The clocks have gone back, the nights are drawing in, and the first mention of Christmas is upon us. With the approach of winter comes the promise of the first frost, which could happen any time now, if it hasn’t already. If you haven’t already, it is definitely time to do what you can to protect your garden from the first frost. Here’s how.
It may seem logical that waterlogged ground is more likely to freeze, but actually, wet soil takes longer to chill than dry soil. To stop your soil from being too badly affected by icy temperatures, make sure that your garden is well watered. Add a thin layer of organic matter, like compost or manure to keep the heat in and the useful worms, bugs and fungi warm. There is a fine balance to mulching: too much insulation could promote the growth of pests. Generally, 1-2 inches is enough to keep the soil happy and healthy, while allowing the odd hard frost to control the pests.
Before temperatures drop in earnest, make sure that you harvest your most vulnerable crops such as herbs, tomatoes and squash, as well as potted plants. No matter how hardy a potted plant may be, the depleted soil volume means that it won’t be able to stay warm during a frost, putting the plant at risk. So bring potted plants in and place them somewhere where they will get plenty of sunshine, such as a conservatory or a greenhouse that is easier to keep relatively warm. If you are not sure how hardy a plant is, a quick internet search will help. Some crops, such as brassicas and root vegetables thrive in the lower temperatures.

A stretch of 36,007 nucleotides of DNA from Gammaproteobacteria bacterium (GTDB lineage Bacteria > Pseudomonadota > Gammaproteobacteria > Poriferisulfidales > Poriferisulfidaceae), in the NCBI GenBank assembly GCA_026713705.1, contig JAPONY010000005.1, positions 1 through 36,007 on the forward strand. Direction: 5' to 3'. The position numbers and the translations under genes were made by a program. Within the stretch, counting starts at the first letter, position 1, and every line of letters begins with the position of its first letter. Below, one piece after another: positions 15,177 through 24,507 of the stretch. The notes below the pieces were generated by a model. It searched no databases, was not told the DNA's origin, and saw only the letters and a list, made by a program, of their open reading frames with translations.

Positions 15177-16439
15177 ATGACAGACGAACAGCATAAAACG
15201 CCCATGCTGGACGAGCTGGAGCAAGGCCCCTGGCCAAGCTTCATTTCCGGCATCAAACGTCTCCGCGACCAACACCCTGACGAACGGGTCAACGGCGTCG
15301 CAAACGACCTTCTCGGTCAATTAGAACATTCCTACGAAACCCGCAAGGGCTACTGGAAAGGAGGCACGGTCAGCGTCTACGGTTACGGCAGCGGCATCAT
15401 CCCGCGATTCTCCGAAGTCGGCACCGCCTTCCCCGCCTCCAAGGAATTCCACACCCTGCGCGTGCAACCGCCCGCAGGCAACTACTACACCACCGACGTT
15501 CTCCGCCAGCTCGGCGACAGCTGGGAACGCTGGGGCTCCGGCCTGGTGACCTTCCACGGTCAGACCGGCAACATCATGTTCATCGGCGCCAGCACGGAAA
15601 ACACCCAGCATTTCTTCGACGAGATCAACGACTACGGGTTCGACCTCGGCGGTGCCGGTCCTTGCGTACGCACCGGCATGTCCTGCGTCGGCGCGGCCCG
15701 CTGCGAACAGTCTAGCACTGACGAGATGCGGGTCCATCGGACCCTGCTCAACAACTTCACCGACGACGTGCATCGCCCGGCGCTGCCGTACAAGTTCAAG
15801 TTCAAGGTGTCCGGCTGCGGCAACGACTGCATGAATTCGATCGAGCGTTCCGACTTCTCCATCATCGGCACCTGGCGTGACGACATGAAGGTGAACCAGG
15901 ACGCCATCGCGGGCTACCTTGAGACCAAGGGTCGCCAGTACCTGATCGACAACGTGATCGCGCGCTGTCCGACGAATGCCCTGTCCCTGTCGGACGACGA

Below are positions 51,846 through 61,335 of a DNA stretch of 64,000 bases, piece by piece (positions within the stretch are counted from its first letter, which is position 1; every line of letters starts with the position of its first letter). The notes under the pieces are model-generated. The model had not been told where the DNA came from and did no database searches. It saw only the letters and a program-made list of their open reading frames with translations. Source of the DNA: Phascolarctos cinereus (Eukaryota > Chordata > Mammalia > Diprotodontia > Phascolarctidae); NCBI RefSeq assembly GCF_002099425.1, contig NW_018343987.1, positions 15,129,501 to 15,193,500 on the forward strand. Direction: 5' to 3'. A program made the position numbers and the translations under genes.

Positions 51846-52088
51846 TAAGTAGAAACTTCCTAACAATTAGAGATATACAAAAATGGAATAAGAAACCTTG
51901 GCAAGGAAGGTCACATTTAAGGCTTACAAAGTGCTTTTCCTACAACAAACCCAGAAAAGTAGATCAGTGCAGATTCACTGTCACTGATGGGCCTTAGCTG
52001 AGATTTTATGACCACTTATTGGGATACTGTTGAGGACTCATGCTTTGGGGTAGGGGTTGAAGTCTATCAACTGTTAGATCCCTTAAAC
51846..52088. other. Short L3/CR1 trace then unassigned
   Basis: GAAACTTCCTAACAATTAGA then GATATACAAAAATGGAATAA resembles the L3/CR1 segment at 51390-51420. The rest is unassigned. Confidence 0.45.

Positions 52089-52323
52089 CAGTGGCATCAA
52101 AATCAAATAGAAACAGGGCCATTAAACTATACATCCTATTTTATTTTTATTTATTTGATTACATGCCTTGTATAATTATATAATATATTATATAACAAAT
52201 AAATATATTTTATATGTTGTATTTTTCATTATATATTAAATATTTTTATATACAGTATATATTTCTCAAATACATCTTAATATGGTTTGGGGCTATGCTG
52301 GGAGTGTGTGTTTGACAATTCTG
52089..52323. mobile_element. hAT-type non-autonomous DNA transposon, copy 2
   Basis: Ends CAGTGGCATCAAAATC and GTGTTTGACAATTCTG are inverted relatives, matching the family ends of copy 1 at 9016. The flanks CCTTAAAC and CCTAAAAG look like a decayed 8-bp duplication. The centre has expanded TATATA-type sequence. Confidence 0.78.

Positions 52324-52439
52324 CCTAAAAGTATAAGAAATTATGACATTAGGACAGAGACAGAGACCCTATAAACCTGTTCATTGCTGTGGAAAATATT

Both in the greenhouse if you are lucky enough to have one, and in the garden, it helps to give your more vulnerable plants a little layer of protection. Row covers, bedding sheets or wool cloths will protect plants from too much damage.
Protecting your garden from frost really is that simple. However, the complicated bit isn’t getting plants out of the cold, or covering them up; it is in getting the timing right. A skilled gardener will be able to tell from a combination of weather forecasts, previous experience and that sixth sense that professional gardeners seem to have. For “normal” people it’s best to keep an eye on the weather and hope for the best. Generally, it could be any time from the beginning of November, so get your mulch at the ready!
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